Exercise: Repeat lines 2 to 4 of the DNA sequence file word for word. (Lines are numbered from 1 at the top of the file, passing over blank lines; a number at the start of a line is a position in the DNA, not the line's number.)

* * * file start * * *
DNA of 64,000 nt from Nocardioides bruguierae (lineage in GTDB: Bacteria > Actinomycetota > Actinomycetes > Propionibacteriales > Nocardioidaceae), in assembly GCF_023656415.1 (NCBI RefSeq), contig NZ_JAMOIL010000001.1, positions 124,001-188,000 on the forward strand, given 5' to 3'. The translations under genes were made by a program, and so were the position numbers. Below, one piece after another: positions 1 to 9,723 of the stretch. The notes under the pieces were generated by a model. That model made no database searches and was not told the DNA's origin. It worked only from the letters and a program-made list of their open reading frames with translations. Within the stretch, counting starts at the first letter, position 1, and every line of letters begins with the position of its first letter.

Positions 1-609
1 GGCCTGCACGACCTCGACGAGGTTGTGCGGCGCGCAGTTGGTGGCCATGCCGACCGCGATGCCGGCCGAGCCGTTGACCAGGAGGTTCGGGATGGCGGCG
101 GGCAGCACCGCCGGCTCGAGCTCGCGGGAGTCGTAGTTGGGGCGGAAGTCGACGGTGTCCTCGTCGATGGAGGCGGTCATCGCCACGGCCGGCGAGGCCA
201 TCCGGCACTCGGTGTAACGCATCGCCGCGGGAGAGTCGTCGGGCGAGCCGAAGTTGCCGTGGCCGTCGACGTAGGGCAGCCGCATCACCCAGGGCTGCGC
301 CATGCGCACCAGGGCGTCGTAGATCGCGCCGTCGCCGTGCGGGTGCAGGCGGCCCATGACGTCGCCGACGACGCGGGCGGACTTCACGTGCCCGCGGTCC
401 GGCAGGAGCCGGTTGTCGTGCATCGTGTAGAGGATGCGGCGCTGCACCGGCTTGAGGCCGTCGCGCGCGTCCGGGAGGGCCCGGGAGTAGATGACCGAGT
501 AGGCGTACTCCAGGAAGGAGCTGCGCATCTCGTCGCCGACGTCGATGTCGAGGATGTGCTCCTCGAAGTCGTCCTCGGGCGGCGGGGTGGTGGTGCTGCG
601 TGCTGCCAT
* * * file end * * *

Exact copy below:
Positions 1-609
1 GGCCTGCACGACCTCGACGAGGTTGTGCGGCGCGCAGTTGGTGGCCATGCCGACCGCGATGCCGGCCGAGCCGTTGACCAGGAGGTTCGGGATGGCGGCG
101 GGCAGCACCGCCGGCTCGAGCTCGCGGGAGTCGTAGTTGGGGCGGAAGTCGACGGTGTCCTCGTCGATGGAGGCGGTCATCGCCACGGCCGGCGAGGCCA